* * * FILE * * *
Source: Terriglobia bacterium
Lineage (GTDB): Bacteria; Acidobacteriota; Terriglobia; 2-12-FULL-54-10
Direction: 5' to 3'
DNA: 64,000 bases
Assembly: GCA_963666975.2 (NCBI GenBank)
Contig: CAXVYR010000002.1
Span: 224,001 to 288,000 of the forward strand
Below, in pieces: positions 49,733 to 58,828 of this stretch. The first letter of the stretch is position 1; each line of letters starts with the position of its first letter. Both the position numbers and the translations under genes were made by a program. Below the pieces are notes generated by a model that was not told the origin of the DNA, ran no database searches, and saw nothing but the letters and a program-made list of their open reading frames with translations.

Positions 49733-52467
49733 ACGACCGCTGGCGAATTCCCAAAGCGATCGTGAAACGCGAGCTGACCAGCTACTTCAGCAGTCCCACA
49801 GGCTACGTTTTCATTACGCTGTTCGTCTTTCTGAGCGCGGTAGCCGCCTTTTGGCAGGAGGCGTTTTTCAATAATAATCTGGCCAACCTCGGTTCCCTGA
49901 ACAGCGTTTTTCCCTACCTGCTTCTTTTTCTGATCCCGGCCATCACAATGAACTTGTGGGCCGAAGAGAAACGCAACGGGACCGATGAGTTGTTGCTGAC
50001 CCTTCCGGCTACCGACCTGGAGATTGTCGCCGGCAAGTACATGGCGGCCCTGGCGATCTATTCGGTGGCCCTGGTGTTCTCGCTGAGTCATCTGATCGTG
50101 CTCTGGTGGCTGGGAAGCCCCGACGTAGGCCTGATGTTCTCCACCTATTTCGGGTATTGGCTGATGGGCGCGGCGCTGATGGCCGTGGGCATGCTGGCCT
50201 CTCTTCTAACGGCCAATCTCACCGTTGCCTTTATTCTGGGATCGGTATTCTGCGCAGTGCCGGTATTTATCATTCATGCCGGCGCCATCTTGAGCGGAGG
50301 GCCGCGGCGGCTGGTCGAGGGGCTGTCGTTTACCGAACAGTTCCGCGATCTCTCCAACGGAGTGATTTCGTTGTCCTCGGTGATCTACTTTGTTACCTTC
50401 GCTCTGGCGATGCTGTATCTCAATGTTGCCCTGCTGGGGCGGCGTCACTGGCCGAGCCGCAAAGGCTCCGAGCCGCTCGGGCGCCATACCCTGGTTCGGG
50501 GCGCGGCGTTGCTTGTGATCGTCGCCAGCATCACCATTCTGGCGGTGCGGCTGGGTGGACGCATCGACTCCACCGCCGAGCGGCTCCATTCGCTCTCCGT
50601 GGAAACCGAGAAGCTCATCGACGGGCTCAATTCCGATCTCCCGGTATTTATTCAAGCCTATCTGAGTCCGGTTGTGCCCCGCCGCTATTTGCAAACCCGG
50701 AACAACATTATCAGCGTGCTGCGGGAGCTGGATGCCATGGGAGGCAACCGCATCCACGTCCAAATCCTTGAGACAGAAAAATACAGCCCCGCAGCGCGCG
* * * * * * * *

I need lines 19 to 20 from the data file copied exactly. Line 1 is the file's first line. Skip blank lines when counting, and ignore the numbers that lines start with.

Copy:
50601 GGAAACCGAGAAGCTCATCGACGGGCTCAATTCCGATCTCCCGGTATTTATTCAAGCCTATCTGAGTCCGGTTGTGCCCCGCCGCTATTTGCAAACCCGG
50701 AACAACATTATCAGCGTGCTGCGGGAGCTGGATGCCATGGGAGGCAACCGCATCCACGTCCAAATCCTTGAGACAGAAAAATACAGCCCCGCAGCGCGCG